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A Football Legend Assesses Damage From T.O.
PHILADELPHIA — In the cocoon known as the sports world, a place where wannabes live vicariously through others while playing Monday-morning quarterback each day of the week, it’s rare to go from defiant to confused, from compromising to educated, right up until the moment you are truly sorry about the judgment you made against a modern-day athlete.
Never in my life did I believe anyone – myself, in particular – would have a reason to feel this way when it came to Donovan McNabb and the way he handled that fiasco within the Eagles’ organization involving the perpetrator known as Terrell Owens.
That is until a different perspective was provided, crystallizing McNabb’s plight in ways that should make a face cringe and a body contort in anger and disgust, mainly because you didn’t see it earlier.
“What Terrell Owens did to Donovan was unconscionable,” Jim Brown, one of the greatest running backs in NFL history, told me yesterday. “More so because, to this day, people don’t even realize what he did to Donovan.
“Donovan had to be taken out of his position of leadership,” Brown said. “He had to try to figure out how to get along with a guy that he did not like. Donovan had to deal with the management. He had to deal with the other players”.
“He was put in a state where he didn’t know who the hell he was or what stand he should take. Right and righteousness went out of the window”.
“He threw key interceptions. Donovan was unsure of himself. You had a split locker room, so he had to be very careful of the locker room. And so, therefore, what was in him but confusion? How do you know what to do when you can’t just do the right thing?”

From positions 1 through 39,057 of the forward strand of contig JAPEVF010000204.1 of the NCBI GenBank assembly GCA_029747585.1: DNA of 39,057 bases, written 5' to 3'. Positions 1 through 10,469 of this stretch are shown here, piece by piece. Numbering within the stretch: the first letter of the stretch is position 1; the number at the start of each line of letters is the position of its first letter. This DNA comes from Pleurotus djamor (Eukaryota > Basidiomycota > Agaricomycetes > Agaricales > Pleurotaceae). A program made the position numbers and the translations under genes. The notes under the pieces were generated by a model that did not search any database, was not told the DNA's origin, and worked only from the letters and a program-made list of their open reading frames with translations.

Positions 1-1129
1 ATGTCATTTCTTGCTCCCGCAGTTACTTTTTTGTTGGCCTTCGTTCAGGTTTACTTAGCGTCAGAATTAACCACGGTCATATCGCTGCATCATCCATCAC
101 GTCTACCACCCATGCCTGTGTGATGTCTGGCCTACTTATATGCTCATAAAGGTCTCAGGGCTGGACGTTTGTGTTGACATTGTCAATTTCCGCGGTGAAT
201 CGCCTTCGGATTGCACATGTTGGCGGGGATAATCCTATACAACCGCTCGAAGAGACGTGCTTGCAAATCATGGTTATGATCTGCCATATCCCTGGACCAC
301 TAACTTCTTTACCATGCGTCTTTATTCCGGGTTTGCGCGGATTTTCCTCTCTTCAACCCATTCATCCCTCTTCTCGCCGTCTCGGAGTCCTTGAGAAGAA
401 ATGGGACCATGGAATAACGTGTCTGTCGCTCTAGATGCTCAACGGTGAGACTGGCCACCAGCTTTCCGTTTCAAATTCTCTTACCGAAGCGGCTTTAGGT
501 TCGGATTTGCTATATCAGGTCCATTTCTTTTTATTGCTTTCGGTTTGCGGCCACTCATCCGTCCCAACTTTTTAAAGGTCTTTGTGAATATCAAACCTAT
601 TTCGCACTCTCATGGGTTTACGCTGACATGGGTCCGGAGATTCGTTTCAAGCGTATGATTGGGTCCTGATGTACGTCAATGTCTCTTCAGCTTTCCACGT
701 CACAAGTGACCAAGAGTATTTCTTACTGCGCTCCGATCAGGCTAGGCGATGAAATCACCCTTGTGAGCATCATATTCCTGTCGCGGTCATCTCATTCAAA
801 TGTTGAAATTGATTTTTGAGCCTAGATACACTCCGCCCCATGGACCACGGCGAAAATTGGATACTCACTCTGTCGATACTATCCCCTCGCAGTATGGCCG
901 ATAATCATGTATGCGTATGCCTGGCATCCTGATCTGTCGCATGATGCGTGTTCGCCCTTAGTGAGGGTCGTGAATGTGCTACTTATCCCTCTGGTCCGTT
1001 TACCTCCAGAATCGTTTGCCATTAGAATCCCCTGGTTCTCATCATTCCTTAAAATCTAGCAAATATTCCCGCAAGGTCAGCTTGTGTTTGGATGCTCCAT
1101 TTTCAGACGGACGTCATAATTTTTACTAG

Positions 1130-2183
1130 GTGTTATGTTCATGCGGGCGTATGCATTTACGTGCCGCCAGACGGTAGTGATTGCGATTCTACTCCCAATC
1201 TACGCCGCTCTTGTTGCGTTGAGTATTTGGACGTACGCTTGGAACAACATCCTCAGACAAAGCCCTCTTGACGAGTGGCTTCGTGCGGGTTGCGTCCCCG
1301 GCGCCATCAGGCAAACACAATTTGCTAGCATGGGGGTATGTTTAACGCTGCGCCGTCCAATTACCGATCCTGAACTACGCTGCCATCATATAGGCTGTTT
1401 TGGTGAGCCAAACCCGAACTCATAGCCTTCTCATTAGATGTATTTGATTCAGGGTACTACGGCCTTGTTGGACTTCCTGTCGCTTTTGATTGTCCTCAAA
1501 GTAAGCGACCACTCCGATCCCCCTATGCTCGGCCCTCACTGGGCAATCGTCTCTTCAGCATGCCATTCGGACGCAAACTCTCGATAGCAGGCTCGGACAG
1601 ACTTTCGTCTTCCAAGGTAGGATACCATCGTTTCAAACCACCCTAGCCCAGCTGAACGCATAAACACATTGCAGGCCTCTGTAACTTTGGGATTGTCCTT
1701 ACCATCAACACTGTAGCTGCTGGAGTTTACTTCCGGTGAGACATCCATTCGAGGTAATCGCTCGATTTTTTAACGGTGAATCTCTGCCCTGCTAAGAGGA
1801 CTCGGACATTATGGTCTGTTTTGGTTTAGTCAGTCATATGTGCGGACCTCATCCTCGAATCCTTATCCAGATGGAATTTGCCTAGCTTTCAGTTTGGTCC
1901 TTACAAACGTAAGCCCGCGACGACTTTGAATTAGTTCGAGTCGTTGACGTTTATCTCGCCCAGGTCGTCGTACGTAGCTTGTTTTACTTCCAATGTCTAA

As we ponder the still-flourishing career of McNabb, wondering from week to week whether his heroics and pitfalls will translate into victory or defeat, Brown had something far deeper on his mind about the Eagles quarterback.
He was thinking of the man, not the football player. The human being psychologically damaged by a petulant stud of an athlete who was more desperate for attention and money than significance.
Brown reminded me of McNabb’s 3,875 yards passing in 2004, and how Owens was a huge part of that. He also talked about the relationship between McNabb and Owens, how it had regressed to soap-opera status, with the damage to McNabb far more substantial than most of us realized.
Brown asked: “Whose manhood was questioned? Whose blackness was discussed on air? In columns?”
For that, I was rendered speechless. As most of us know, you can take away as many touchdowns as you want, but when someone’s manhood is attached to a question mark, his upbringing actually stigmatized by a few partial to the ways of Owens, who really ended up the victim in all this? Despite what’s transpiring with the Eagles this season.
“Oh, it’s terrible,” Brown continued in a phone interview. “African American partnerships are so necessary in the high-profile world of big money. When you have two brothers who can be positive and produce and demand big salaries and speak out on issues that are very valuable, that is so powerful in our culture.
“What [Owens] did is take a quarterback, a black quarterback, and bring him down to confusion. He left us with nothing but a train wreck [in McNabb], when we are the underdogs that have to perform and conduct ourselves in a manner and use our money and intelligence and work in a keen way.
“What he did was almost destroy Donovan’s ability to reach outside of just coming back this year and proving he can play football. Donovan was headed into another direction as a spokesperson, as an example for this whole damn country”.
“Now he’s just a football player trying to prove himself again because Terrell had us all looking at [what's wrong with] Donovan. So maybe Donovan is messed up, too”.
Here’s hoping he’s not. At least that’s what we all want to believe.
Yet when listening to Brown, perhaps it’s worth reflecting on the past one more time – what McNabb truly went through and what damage was done to him.
We can say it’s nothing. Certainly nothing he won’t overcome. But how can we ever truly know if we’re not inside his soul, absorbing the wounds that were caused by one man’s selfishness and a society’s penchant for turning the other cheek on such matters?
Perhaps someone will have that answer someday.
I wish it had come sooner. I’m sorry it didn’t.